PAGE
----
Here are some immediate issues that I can identify with the above student… He or she:

Has not practiced good note taking throughout the semester
Has not reviewed daily
Does not practice good time management
Has good intentions but sabotages his/her chances for success

Understand this: exam preparation is occurring each and everyday that you’re in school – not simply during the weeks prior to an actual exam. As you work your way through a semester, you will be acting like a detective, so to speak, putting the pieces of a puzzle together. It is the act of putting these pieces together that will eventually prepare you for the final test. If you are actively engaged in the process earlier on (which means you must do all that leg work, daily review, etc.) then you will have a better outcome during exam time. You cannot substitute this learning process with catching up late in the semester/term or committing to all-nighters, hoping to squeeze all of that work (2-4 month’s worth) into a few pow-wow sessions.

So, how do you get an A (assuming you’ve done all the leg work prior to the two weeks leading up to exam day)?

Good question. I suggest you do the following:

1. Finalize your notes

Take your entire set of notes (and, they should be a complete set of notes that combine all the lecture notes with your own notes) and compile them into one, complete study guide. Use this study guide to teach the material back to yourself. You might even try to play the role of the professor, as if you have been charged with task of teaching the course material to a group of students. If their success depends on your instruction, how might you teach the material to them so that they have the greatest chance of succeeding in the course? This is how you’ll re-teach it back to yourself.

2. Practice

If you are taking a problem-based course, like math or some other applied course, then your study time should also be focused on doing a great deal of practice. In the case of a math course, after having gone through the entire semester (or term), you will know what sort of problems to expect on a test. Or, your professor will hint at what to focus upon. Just keep on drilling out answers to problems, especially the sort of problems that you know are likely to appear on tests and/or those that you have issues with.

In the case of a course that’s not geared like a math course, such as a philosophy course or an English class, spend plenty of time quizzing and recalling all the relevant material and in a way that is relevant. Allow me to illustrate what I mean by this…

If you are going to be subjected to plenty of long essay questions on an exam (perhaps it’s an English course you’ll be sitting for), test yourself accordingly by devising a list of several essay questions that are likely to appear on the exam and then answer them. You might even choose to time yourself so that you can emulate the same sort of conditions that you’ll be facing on exam day. If there will be more short answer and multiple choice questions, get your hands on practice tests and/or old exams and go through those as you time yourself.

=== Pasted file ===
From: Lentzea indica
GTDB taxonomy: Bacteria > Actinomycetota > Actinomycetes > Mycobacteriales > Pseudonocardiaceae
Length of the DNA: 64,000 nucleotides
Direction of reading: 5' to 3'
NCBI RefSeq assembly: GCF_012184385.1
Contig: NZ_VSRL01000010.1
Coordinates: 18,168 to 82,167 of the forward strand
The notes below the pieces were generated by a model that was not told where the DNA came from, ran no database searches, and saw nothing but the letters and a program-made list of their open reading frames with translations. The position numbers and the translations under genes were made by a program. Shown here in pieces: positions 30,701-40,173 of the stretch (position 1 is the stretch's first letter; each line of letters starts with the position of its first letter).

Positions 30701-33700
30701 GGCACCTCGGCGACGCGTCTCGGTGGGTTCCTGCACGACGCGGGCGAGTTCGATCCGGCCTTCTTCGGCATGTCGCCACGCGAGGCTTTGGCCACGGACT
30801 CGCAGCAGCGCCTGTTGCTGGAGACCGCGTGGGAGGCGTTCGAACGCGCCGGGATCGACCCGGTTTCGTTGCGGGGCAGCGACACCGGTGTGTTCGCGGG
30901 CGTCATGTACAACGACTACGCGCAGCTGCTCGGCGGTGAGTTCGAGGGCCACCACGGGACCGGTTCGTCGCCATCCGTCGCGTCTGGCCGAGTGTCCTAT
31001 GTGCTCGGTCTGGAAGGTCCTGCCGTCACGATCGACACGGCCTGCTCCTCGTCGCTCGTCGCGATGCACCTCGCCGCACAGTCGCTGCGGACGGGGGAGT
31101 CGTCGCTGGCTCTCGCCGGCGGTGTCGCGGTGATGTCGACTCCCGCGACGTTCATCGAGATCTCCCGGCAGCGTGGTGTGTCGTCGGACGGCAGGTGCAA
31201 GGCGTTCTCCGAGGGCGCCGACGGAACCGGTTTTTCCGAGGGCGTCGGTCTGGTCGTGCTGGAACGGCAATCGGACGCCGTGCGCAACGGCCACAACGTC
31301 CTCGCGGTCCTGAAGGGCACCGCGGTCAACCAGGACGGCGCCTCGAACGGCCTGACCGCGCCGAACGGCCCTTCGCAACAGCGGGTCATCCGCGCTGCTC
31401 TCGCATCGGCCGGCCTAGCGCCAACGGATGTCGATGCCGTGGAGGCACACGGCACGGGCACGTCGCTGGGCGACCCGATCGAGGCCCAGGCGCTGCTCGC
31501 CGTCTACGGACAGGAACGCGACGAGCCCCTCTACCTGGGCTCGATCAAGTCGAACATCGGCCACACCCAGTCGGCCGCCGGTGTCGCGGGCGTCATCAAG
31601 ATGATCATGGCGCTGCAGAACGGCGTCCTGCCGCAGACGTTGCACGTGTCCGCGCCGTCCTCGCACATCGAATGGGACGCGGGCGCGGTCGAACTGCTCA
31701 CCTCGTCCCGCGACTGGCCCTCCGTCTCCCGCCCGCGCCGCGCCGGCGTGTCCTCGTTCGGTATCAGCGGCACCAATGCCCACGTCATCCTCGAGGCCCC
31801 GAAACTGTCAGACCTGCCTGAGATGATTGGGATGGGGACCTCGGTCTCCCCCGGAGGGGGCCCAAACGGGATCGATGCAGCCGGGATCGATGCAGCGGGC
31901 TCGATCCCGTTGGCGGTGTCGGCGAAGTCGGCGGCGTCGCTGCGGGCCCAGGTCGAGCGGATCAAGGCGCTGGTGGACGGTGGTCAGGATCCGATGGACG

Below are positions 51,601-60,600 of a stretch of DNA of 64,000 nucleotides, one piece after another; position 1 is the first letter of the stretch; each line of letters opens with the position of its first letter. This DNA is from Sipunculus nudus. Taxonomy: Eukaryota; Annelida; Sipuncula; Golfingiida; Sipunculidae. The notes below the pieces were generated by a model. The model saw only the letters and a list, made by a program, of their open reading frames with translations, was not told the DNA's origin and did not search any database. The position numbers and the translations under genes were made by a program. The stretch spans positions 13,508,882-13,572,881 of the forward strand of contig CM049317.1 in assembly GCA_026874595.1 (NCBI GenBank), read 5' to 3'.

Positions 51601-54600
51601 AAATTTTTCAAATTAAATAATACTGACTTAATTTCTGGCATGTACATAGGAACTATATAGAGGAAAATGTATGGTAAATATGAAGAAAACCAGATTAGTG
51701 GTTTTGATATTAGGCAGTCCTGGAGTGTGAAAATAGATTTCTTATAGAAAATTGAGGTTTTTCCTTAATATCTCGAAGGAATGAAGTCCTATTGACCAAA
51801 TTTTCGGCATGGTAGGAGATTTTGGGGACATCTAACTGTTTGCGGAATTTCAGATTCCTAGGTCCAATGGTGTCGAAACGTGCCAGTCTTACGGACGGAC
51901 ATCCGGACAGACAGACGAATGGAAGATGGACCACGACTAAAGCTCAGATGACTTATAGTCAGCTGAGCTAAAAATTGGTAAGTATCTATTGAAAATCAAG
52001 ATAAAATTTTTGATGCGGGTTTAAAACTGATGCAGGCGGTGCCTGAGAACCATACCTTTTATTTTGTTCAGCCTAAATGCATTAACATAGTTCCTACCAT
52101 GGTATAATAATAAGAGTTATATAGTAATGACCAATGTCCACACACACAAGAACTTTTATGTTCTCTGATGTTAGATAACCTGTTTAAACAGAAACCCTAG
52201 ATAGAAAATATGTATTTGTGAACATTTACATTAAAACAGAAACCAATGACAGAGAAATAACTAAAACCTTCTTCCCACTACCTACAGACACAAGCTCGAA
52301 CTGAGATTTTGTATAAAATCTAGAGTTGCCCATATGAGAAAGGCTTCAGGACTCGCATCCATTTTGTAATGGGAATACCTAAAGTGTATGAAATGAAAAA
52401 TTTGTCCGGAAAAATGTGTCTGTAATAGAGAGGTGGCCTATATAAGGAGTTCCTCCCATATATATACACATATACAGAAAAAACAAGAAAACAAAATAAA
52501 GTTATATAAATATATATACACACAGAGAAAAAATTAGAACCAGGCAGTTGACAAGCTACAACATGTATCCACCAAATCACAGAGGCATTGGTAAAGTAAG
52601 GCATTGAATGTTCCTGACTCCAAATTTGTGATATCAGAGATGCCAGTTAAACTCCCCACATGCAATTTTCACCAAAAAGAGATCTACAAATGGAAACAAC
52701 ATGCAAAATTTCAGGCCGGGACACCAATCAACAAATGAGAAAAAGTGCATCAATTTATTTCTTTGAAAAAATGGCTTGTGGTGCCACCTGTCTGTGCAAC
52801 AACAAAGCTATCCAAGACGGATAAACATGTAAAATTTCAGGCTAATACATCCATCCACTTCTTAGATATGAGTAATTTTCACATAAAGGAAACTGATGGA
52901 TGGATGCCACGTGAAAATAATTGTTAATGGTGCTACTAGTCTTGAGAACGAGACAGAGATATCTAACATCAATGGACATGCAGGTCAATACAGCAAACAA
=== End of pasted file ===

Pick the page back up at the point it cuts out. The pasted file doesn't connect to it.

Studying is a lot like training for a sport. If you want to run faster, you practice running. If you want to jump higher, you practice jumping. If you want to be able to skilfully navigate a soccer field, you practice the appropriate drills. You get the idea… The same applies with studying. Practice memorizing the material that is relevant AND in exactly the same way that you will be tested on it.

As you can see, exam preparation does not have to be as difficult or as stressful as you might think it should be. The fact is, if you have done all your preparation work before entering into the weeks before your exam, you will be able to breeze through all of the studying that you will have to do without any issue.

In his ground-breaking guide Easy-GPABooster, Jay West discusses his ‘two week slam’ studying strategy. With this method, you will learn how to blaze through your studying and score A’s on all your exams without stress! Read more about []how to study for exams at Jay West’s website, []

Article Source:

Passing Exams – How to Pass an Exam

Passing Exams – How to Pass an Exam
By []Jon L Lee

No one really enjoys taking exams but everyone likes passing exams. Getting great results requires both good revision techniques and a good exam technique.

Getting better revision techniques require a bit of commitment and discipline. Most of the work needs to be done before you sit the exam. The exam is for you to demonstrate what you have learned on the course, so you need to be prepared.

Put together a revision timetable. It is easy to make a revision timetable but once you have planned your revision timetable you need to stick with it. No cutting corners!

Revision techniques tips for passing exams…
· Revise for short periods of time
· Take lots of breaks
· Add variety to your revision
· Find a comfortable place to revise when you can concentrate

The second part of passing exams is having a good exam technique. You may have learned everything you need to in the course and understand it better than anyone else but you need to demonstrate that on paper. Don’t worry… this is your time to shine!

Get a full night’s sleep the night before the exam. If you have a choice of an extra hour’s revision or sleep, go for sleep. Being refreshed the next day will help with passing exams.

Make sure that you arrive at the exam in plenty of time. You won’t get any marks is you miss the exam! Also, make sure that you have all the necessary pens and materials you need. There is nothing worse than arriving at the exam and not having you calculator with you. Do a checklist the night before to put your mind at ease.

Once the exam has stated just take a second to compose yourself. Read all the instructions slowly. The easiest way to stop yourself passing exams is to not read the instructions properly a miss questions out.

Now you know the basics of passing exams lets move on to the more advanced stuff…

Jon writes on a website called The website contains lots of information about exam techinique and revision techniques. Check it out if you want help []passing exams.

Article Source:—How-to-Pass-an-Exam&id=3091316